Sunday Morning Brunch


After a long night of bar-hopping and alcohol consumption, it’s quite possible that you’ll wake up beside someone on a Sunday morning and end up taking that person to brunch. Every weekend afternoon across Cambridge and Boston, restaurants teem with bleary eyed couples eating greasy food and sipping coffee. Whether your brunch is one of love and affection or bitter regret, here are some good places to try, sorted by your attitude towards your fellow bruncher.

You never want to see the person again

One good choice for one-shot brunches is the Blue Room. Its $21 buffet includes a broad array of dozens of grilled meats, breakfast and dessert items; the best bets are usually the ceviche, grilled lamb, the homemade pork sausage and the unexpectedly good buttermilk pancakes. Salmon and flank steak are tough, and all the food gets replaced too seldom except at peak hours. The main knock against the Blue Room is not the food, which is a good value, but the culinary logistics a buffet of that size creates. Trying everything requires a lot of concentration and winding trips to the buffet around cramped tables, which means that you and your fellow diner will frequently be apart from each other for long periods during brunch, and when you finally reunite you won’t have the mental energy required for conversation. If you want an awkward meal that will deter future brunch invitations, this is the place to do it.

You don’t want to kiss them goodbye

The spicy food at the East Coast Grill will deter any furtive post-brunch kissing attempts. Tortillas rellenos ($11.75) are glorified quesadillas – the generous amount of moist roast duck soaks up the fatty cheese, and cilantro and seared greens provide a nice counterpoint. Another good way of blunting a hangover is the huevos rancheros ($9.75), which stand out from normal renditions of this dish with succulent house-smoked pulled pork. The pork is far closer to the Southern ideal than anything available at dedicated Boston area barbeque places.

They are saving themselves for marriage

If your companion argues that marriage is worth waiting for, a trip for brunch to blu is a convincing rejoinder. A throbbingly trendy space on the 4th floor of the LA Sports Club, abutting the Ritz-Carlton, blu – yes, it has no capital letters – is full of well-coiffed blonde women in their forties ostentatiously eating very small amounts of food and commiserating with each other, uncomforted by their wedding rings. Their influence means that blu’s portion sizes tend to the ridiculous: $8 buys you a very small, if fluffy and well-seared, crab cake that vanishes in two bites. A $9 dessert billed as “grapefruit crPme brulee” ended up being just half a grapefruit with caramelized sugar blow-torched on top, although the waiter was properly ashamed when this was brought to his attention.

The food quality is outstanding, however; it’s worth doling out $18 for steak frites, with watercress and a sauce with a generous amount of black truffle. The steak is impossibly beefy and tender, and the fries are a bit too salty but sliced into perfectly thin strands. Eggs with basil and spinach ($10) are also delicious. The view is also airy and expansive. blu is closed for brunch in September, and will reopen in October.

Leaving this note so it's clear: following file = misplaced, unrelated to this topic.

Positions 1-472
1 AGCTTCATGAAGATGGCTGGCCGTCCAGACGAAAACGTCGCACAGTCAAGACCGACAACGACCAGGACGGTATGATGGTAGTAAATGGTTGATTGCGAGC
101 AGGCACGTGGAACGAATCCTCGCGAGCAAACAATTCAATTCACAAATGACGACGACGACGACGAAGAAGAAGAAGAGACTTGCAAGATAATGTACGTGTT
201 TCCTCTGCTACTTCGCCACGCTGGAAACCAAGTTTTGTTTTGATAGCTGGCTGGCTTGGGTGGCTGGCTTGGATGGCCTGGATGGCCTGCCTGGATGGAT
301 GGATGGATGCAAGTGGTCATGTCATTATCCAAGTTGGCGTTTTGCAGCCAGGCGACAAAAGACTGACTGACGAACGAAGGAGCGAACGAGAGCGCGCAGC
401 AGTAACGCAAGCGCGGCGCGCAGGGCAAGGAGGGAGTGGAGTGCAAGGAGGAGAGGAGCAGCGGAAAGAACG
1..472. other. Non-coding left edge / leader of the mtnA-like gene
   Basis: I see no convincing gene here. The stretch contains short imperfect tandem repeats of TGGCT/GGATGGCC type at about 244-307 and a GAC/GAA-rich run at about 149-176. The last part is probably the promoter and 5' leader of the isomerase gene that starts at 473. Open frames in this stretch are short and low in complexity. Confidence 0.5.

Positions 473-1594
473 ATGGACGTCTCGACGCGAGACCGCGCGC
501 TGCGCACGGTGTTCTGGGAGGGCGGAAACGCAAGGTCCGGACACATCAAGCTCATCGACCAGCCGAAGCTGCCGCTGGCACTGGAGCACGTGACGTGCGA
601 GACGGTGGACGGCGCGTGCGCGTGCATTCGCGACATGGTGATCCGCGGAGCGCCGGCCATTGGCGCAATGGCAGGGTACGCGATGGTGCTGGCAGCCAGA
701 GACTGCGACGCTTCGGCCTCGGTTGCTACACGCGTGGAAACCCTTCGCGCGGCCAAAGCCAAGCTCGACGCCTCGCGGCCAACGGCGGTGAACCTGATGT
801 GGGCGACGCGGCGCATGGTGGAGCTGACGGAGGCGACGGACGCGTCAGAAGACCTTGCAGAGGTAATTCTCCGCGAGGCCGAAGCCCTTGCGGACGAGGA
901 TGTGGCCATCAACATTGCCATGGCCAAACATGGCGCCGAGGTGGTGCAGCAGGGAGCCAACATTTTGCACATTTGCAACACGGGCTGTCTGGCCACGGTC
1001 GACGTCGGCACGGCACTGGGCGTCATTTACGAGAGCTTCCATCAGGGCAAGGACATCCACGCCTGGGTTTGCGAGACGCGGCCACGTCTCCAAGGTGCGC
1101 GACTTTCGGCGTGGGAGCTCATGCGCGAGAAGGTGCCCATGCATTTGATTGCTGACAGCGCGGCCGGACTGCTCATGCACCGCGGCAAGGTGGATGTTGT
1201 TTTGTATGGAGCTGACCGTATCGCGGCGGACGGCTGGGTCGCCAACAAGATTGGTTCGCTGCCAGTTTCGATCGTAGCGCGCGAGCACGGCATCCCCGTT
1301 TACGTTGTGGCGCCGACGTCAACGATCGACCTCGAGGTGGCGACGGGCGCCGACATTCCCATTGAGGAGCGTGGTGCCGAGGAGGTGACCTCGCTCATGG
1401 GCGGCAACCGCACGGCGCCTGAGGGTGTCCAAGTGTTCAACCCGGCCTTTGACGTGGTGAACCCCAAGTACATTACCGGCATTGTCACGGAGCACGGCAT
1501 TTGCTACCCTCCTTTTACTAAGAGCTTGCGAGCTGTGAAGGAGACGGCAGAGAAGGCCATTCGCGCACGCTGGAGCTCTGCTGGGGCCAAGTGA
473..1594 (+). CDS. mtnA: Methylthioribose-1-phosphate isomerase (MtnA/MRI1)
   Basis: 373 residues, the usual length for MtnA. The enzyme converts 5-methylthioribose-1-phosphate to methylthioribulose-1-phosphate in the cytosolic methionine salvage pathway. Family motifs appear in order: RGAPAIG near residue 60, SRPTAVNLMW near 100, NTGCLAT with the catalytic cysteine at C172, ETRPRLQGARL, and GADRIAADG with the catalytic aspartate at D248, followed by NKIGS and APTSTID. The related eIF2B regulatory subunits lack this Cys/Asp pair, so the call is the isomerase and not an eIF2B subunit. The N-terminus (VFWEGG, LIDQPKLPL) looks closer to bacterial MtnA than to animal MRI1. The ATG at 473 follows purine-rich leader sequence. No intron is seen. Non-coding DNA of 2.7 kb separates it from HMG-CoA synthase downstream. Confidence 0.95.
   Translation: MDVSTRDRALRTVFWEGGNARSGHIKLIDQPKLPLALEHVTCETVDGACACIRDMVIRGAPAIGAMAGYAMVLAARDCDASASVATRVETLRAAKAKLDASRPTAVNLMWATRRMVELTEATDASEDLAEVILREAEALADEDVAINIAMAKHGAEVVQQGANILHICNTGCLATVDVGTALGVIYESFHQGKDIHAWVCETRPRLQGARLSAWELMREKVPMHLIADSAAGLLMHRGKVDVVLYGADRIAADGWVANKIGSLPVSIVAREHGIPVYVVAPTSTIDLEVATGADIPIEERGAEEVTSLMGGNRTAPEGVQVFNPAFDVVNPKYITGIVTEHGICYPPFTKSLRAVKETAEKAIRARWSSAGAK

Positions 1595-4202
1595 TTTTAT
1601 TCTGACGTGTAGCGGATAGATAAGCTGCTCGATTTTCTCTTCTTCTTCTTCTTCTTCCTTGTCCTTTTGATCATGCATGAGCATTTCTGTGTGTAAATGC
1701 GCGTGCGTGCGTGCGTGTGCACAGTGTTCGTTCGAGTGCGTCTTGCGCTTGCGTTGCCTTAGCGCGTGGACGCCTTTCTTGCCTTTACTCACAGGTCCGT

You want to go back for more after eating

The close proximity of the West Side Lounge to HLS makes it a strong brunch choice, with prices for everything hovering around $7-9. The breakfast tacos – stuffed with eggs, sausage, and topped with an acidic tomato/cilantro/onion salsa – have a very balanced flavor and can be wolfed down quickly. The Monte Cristo, a homemade croissant breaded and stuffed with swiss cheese and a thick, savory piece of ham, served with raspberry maple syrup and fried potatoes, is overwhelmingly rich, and harkens back to the first time you tried a grilled cheese sandwich as a kid. The ubiquitous fruit salad served with everything is heavy on bland melon and cantaloupe, but the fried potatoes go well with most brunch items. The atmosphere is pleasant, swaddling customers in plush booths and relaxing indie rock music.

You actually like the person

If your brunch companion adores you enough to make a trip to Jamaica Plain – change from the Red Line to the Orange Line at Downtown Crossing, then take it south to Green Street – then he or she deserves the platonic ideal of brunch at the Centre Street café. Served from 9-3 on Saturdays as well as Sundays, you’ll have to arrive early or late or face long lines outside. Oatmeal-cornmeal waffles ($12.75) induce violent convulsions of pleasure. They have the perfect nutty texture for a topping of maple whipped cream, wonderful strawberries and bananas, and local raspberries that equal those I have plucked from raspberry bushes on farms. The $13.75 “Baja Benny,” which tops homemade cornbread with impossibly fluffy scrambled eggs, fresh gulf shrimp and guacamole, is worth every penny.

The note on the menu that “mealtime is sacred – no cell phones, please” sums up the attitude of the staff, mixing a touch of well-deserved arrogance with a desire to shoo you out to make room for anybody waiting. Such an attitude would not feel out of place in New York, except that this brunch exceeds even that city’s vaunted standards. The nearby arboretum is a good place to calm down after riding the emotional rollercoaster of such extraordinary brunch food.

Details on these places:

The Blue Room
Brunch from 11-2:30 on Sunday
One Kendall Sq., Cambridge 617 494-9034

East Coast Grill
Brunch from 11-2:30 on Sunday
1271 Cambridge St,
617 491-6569

Brunch from 11-2:30 on Sunday
LA Sports Club
4 Avery St, Boston
617 373-8550

West Side Lounge
Brunch from 10:30-2:30 on Sunday 1680 Mass. Ave., Cambridge
617 441-5556

Centre Street Café
Brunch from 9-3 Saturday and
669A Centre St., Boston
617 524-9217

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